A Tennessee boy is being hailed as a hero after he rescued his toddler sister from drowning in the family pool.

Gray Forrester, who is now 5 but was 4 at the time of the incident, recently sprung into action when he noticed his 2-year-old sister Andie had somehow made her way into the water, NBC affiliate WBIR reported.

"She was doggy paddling. I grabbed her tummy. I was trying to lift her so she could breathe," Gray told the outlet.

The siblings' mom Laura Forrester, of Knoxville, said the incident happened very quickly, and that her children had been in her sight just five minutes earlier.

"Andie walked up and was like, ‘I falled in the pool, I falled in the pool!' She was soaking wet and then I looked at Gray and he was soaking wet and I just panicked," she recalled. "I flashed forward so many times on how it happened so fast, ‘cause they had just been with me not even five minutes ago."

Andie's dip into the water was frightening for Laura, as she said that when her family moved into the home, they'd taken all the proper pool precautions, including a safety fence, beeps on the doors, and repeated reminders to her kids never to go in the water without an adult present.

"Gray's a hero. I think in that moment for a 4-year-old to be able to react like that is a God thing," she told WBIR. "I think that God was with Andie and Gray that day and that's the only thing that makes sense because it was so remarkable."

Laurar has since enrolled her daughter in classes at Swim ‘N Float, a six-week course that dips kids in the pool for 10 minutes every day, Monday through Thursday, with the goal of having them be able to handle the water on their own.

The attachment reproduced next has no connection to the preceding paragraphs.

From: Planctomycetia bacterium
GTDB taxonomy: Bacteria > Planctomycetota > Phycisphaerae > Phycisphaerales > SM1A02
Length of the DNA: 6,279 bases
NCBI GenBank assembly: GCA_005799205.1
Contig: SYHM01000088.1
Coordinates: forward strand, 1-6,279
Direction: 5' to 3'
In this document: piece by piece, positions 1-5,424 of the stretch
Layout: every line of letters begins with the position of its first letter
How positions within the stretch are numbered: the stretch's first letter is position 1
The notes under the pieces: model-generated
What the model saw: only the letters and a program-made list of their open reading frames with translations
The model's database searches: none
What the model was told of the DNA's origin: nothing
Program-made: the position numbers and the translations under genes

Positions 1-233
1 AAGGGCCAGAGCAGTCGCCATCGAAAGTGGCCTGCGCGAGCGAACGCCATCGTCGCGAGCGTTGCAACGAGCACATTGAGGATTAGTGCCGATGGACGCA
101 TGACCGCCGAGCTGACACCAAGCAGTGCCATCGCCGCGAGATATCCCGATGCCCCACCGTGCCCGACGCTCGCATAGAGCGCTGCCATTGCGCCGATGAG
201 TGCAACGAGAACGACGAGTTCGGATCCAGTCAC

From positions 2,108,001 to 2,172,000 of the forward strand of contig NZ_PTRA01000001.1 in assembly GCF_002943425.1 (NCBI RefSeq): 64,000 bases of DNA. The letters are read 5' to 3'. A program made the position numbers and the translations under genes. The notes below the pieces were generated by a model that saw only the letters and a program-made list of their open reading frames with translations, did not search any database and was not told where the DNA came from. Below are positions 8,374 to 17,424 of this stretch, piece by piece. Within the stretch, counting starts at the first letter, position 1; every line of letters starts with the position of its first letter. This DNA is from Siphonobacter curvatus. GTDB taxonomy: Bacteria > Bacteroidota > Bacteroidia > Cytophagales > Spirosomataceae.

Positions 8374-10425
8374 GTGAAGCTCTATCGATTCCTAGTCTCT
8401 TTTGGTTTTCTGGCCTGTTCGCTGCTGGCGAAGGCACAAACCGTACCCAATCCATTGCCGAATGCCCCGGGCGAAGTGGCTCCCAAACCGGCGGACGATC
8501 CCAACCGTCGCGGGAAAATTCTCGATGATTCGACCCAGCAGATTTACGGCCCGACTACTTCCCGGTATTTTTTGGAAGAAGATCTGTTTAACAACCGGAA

"[I hope] if people hear this story and they live close to the water, the lake, or the pool or whatever, that they will consider signing up for this class because no matter what precautions you take, it can still happen," she said.

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Drowning is the second leading cause of injury death for children ages 1 to 14 years, according to the Centers for Disease Control. More children ages 1 to 4 die from drowning than from any other cause of death, with the exception of birth defects.

For families with pools, the American Red Cross recommends protecting them with a 4-foot high fence or barrier with a self-closing, self-latching gate. It also recommends putting a safety cover over the water when not in use, and removing any ladders or steps used for access.

The organization emphasizes the need to watch children closely when they're around all bodies of water, and to never allow anyone — even if they can swim — to be in the pool alone. Additionally, all pool toys should come out of the water when they're not in use, as they often entice young kids to jump in.

This Story Originally Appeared On People